How To Easily Repurpose Over-Proofed Pizza Dough

Homemade pizza is a staple in many a household. It's one of the few meals that can be customized to satisfy the pickiest of eaters. Pepperoni, sausage, onions, olives, pineapple, cheese — there are so many ingredients to choose from. But before you can even think about those toppings, you need to make that two-ingredient pizza dough. When you make homemade bread or pizza dough, a critical step in the process is proofing. According to Mama-cucina, proofing is that step in the dough-making process where the yeast ferments, which is just a fancy way of saying it eats the sugar, releases carbon dioxide, and allows the dough to rise. They go on to explain that pizza dough needs to double in size during this phase before you take a rolling pin to it and make your flat disks.

However, overproofing is real. It's easy to get distracted and have your dough more than double its size. Why is this bad? MasterClass explains that when your dough gets too large in size, the power of the yeast may have been used up and your dough won't rise in the oven as it cooks. Masterclass then shares that instead of a springy dough full of air, you get a flat, "dense" bread. 

If this happens to your pizza dough, don't fret. You can either repurpose your overproofed pizza dough or potentially fix it.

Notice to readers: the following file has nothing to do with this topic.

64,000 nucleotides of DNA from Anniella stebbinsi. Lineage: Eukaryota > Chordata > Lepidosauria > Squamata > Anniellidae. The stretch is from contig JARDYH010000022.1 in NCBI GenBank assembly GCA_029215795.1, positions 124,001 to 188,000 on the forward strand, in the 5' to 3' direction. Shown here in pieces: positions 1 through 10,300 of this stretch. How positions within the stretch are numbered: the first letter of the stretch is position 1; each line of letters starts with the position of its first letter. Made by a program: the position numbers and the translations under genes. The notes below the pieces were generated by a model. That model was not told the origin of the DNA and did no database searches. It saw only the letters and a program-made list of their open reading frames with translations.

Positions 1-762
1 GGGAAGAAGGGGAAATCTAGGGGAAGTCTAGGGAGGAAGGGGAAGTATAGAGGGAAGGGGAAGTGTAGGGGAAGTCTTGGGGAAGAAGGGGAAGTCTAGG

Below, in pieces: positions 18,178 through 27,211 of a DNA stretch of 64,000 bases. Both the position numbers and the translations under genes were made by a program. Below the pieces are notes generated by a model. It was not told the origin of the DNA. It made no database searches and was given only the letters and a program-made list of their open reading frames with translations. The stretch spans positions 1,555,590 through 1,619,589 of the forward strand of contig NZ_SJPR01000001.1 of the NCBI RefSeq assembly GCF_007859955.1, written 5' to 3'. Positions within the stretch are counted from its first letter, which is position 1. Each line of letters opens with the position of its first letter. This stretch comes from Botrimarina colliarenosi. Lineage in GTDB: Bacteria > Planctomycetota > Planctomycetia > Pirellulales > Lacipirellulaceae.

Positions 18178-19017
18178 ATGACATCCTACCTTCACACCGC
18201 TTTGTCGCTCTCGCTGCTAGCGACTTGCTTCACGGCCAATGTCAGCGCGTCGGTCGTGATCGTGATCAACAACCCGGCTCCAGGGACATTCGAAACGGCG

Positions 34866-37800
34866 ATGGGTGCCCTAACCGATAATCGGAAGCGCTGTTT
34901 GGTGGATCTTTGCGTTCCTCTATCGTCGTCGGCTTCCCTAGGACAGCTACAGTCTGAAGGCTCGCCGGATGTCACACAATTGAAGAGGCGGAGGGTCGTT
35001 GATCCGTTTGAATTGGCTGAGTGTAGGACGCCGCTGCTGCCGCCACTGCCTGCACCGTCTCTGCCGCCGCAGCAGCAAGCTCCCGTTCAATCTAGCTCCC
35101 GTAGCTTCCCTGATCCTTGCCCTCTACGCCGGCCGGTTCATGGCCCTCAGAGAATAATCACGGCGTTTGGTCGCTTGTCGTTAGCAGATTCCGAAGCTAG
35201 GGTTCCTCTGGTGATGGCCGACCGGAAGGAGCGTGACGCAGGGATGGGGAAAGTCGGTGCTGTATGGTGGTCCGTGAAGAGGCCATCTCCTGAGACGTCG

Use it for a flatbread pizza

MasterClass explains that overproofed pizza dough has some tell-tale signs that include being overly sticky and stretchy. Additionally, you may find the dough to be concave and flat, and may even smell like alcohol. But according to chef Apollonia Poilâne, all is not lost if you find your pizza dough is overproofed. Poilâne suggests that if it hasn't take on a smell of beer, you can use your dough to make a flatbread pizza instead. Additionally, you can bake the pizza dough and turn it into croutons or bread crumbs. 

Still, Mama-Cucina says you can save overproofed pizza dough by using the "knockback" technique to fix it. To knock back your overproofed pizza dough, Mama-Cucina explains you need to remove the excess air that caused your pizza dough to swell-up. This will give you an opportunity to reproof it. To do this, simply take the overproofed dough and place it on a countertop or other flat surface. Push down on it to release all the air as if you are kneading the dough. Then, you will want to pick-up the dough and squeeze to ensure no air is left. Once you've done this, you can fashion the dough into a ball, and you should be in pizza-making business.